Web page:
Friday, June 29, 2012

Multi Modal Project Freight Forwarding Jobs Are Rarely Simple

Tuscor Lloyds Overcome a Rash of Problems to Complete Another Environmental Success
Shipping News Feature

US – EUROPE - There are often factors which influence the movement of oversize pieces of cargo which simply cannot be foreseen and often, when a multi modal job starts to go wrong, the whole thing can unravel leaving the shipping line, freight forwarder and road haulier all tainted by failure to complete on time. Project forwarding is really about overcoming the problems which arise during transit and overcoming them to the satisfaction of all concerned – particularly the customer. The latest major undertaking by Manchester based Tuscor Lloyds provides a good example of how the key ingredient in a successful out of gauge movement is the factor money can’t buy – experience.

Following the successful transfer of a huge biomass boiler from the manufacturer in China to the customers' half finished power plant in Venice, Italy, Tuscor Lloyds in house boiler expert (or glutton for punishment) and project manager, Neel Ratti was despatched to the USA to oversee the movement of a similar item from Lincoln, Nebraska to its eventual destination as the centre piece of a green power plant which will utilise organic, recycled biomass material as fuel, in Plymouth, England.

The unit which may not look much in our caption photo but does in fact weigh 75 metric tonnes and measures 13.5 x 4.8 x 3.8 metres, was produced by a specialist manufacturer and loaded to a 13 axle, 45 metre, low load trailer. The first leg of its long journey was to be on the highways of the USA, an 1100 mile road trip across four states through the notoriously stormy 'tornado corridor'. After some trouble with mechanical faults on the trailer and a blow out along the way (try changing a flat tyre on a low loader with a 75 tonne payload!), the unit finally made it to the Port of Houston right on time.

At this point the situation began to deteriorate with the plan being to load the boiler onto a container ship directly from the truck using a floating crane. Memories of China came flooding back however as the shipping line had failed to plan their port operations and the unavailability of the crane meant that they were unable to load on the planned vessel. Worse yet was the terminals' refusal to accept the cargo early for the next vessel a week later. Just as had happened in China the quandary was where to take the boiler for storage in time for the next vessel.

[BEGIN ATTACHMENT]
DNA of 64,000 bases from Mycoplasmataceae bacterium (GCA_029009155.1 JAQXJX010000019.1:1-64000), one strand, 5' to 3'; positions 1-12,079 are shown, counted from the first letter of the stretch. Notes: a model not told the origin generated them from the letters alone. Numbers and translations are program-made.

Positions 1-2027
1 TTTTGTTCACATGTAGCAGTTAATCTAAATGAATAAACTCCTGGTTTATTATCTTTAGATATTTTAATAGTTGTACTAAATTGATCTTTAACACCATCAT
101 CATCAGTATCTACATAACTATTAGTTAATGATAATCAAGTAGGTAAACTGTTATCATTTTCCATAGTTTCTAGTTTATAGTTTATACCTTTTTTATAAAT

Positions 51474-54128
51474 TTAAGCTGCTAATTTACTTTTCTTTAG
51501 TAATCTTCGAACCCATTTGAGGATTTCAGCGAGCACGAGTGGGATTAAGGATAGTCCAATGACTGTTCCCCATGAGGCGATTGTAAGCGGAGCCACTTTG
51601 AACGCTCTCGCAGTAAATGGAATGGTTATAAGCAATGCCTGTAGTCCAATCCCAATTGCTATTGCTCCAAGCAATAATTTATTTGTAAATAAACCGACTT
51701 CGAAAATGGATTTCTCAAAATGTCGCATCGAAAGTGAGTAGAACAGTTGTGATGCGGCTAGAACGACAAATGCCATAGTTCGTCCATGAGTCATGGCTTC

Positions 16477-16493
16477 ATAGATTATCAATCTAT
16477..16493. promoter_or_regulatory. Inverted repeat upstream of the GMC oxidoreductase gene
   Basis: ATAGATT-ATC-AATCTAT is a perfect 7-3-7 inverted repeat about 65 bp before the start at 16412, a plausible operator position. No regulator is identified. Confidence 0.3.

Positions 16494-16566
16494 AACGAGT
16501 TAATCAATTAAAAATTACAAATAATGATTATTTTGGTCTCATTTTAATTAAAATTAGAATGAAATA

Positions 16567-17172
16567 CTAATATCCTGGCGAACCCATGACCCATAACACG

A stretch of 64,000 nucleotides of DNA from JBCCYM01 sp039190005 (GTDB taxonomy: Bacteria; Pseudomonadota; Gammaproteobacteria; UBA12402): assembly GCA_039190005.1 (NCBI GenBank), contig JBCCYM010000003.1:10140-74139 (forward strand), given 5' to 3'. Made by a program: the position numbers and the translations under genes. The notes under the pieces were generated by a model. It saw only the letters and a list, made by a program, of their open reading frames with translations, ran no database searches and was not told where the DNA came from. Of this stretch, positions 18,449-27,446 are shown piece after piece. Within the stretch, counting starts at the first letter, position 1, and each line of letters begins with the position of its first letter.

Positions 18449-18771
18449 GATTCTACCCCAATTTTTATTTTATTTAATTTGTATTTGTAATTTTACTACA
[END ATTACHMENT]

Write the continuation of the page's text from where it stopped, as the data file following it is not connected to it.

Various options were examined, and working with the team in UK, Neel arranged for the cargo to be taken to a different terminal at short notice. Changing US road permits and altering the route for a 60 metre long convoy is of course no easy task. Using a variety of arm-twisting techniques and frantic arrangements on both sides of the Atlantic the line accepted the cargo early for a conventional vessel leaving at a suitable time at which point Lady Luck began to smile again.

As it happened the ETA in Europe was scheduled at just the right time to suit the receiver in UK and upon arrival in Houston the trailer was repositioned using a MAFI terminal tractor and the boiler then unloaded from the truck utilising the ships crane using 2 spreader beams supplied by the port at the last minute. The entire operation including the positioning of dunnage on board was completed in less than 30 minutes leaving only the securing and lashing on board by the stevedores under the supervision of the cargo superintendent and the surveyor employed by Tuscor Lloyds to oversee the operation.

The heavy lift conventional freighter which transported the boiler from Houston to Antwerp was an ideal choice being tailored to handle such cargoes with ease and, as it turned out, the slightly longer transit time suited the customer as the electricity generating station being built in Plymouth was not ready to receive the unit any earlier. This allowed Tuscor Lloyds to keep costs to a minimum whilst working within a tight budget with no room for manoeuvre.

So to ensure the satisfaction of the end user, the Manchester based project cargo team used all possible methods to ensure the boiler arrived quickly. The company applied previous knowledge and experience of complicated multimodal shipping to do this, coordinating a direct discharge from the vessel straight onto the truck. Despite the weekend working, all paperwork and permits were arranged so that the boiler could get straight on the road to Zeebrugge for the ferry. The second specialist trailer which pulled the load from Antwerp made excellent progress and despite speed and driving hours’ restrictions, making it to the ferry and crossing the channel overnight.

Once in the UK, the unit was once again subject to severe road restrictions but the truck managed to arrive on site in time and the cranes already in situ during construction of the new plant were able to unload the boiler and position it where it will sit alongside the wind turbines which will make the plant as environmentally friendly as possible.